I've been an advocate of wireless functionality in cameras for a while now, so it's nice to see that Nikon is giving it at least something of an effort with their new DSLR, the D3200. The optional WU-1a isn't quite as powerful as the wireless file transmitter meant to work with their pro-grade D4, but it does offer a few cool features.
When you buy the add-on, you also have to download a special app before your device can start interacting with your camera. Right now, it's only available for Android, buy Nikon told me that they're hoping to have the iPhone version out by later this year.
The adapter uses WiFi to communicate with your device. From there, you can bring reduced-resolution version of your images onto your phone and tablet, and ultimately out onto the wild world of the Internet. it's not like Eye-Fi, which just uploads everything you shoot. With the Nikon app, you have to go through and select the images you want shared using a browser interface. Then, the camera makes the smaller versions and beams them on.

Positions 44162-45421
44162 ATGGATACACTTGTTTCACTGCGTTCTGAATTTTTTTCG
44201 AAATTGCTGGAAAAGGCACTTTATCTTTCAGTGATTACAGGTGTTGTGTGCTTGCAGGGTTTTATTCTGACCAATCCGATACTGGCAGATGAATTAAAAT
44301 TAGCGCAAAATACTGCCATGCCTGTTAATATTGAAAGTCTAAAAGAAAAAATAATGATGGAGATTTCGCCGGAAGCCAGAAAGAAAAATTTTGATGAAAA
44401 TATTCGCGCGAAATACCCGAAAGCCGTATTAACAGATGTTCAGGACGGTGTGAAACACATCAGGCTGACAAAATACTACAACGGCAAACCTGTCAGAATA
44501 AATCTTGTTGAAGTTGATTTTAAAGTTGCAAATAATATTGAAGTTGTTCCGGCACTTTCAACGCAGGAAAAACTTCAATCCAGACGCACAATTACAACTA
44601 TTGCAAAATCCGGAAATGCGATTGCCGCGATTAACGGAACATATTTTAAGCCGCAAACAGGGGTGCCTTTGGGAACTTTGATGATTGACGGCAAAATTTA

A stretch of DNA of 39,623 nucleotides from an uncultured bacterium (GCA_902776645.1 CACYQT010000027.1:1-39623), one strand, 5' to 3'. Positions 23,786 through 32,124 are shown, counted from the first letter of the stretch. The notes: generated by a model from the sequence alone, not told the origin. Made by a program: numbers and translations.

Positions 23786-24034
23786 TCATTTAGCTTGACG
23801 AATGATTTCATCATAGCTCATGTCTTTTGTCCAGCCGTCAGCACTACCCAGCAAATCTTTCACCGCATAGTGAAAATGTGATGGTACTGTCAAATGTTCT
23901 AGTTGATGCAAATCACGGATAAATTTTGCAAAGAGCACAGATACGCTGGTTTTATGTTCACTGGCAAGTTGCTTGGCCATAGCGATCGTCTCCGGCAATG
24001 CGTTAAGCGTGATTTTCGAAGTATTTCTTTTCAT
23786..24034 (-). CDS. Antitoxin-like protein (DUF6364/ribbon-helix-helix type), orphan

You can also use the app to remotely fire the shutter on the camera. According to Nikon, the app doesn't offer you access to any other camera controls, but remote shutter firing could definitely come in handy, especially in a photo booth situation at an event or a wedding.
One of my favorite parts of this little dongle is the fact that it's only $60. I think it's great that they made it optional to keep the price of the camera down, but by keeping it well short of the $100 mark, I think they'll likely get a lot of people willing to drop a few bucks to check it out. Especially when the iPhone app comes around. Unfortunately, it will only work with the D3200, but it seems like the kind of thing that might eventually make its way onto other models with a firmware update.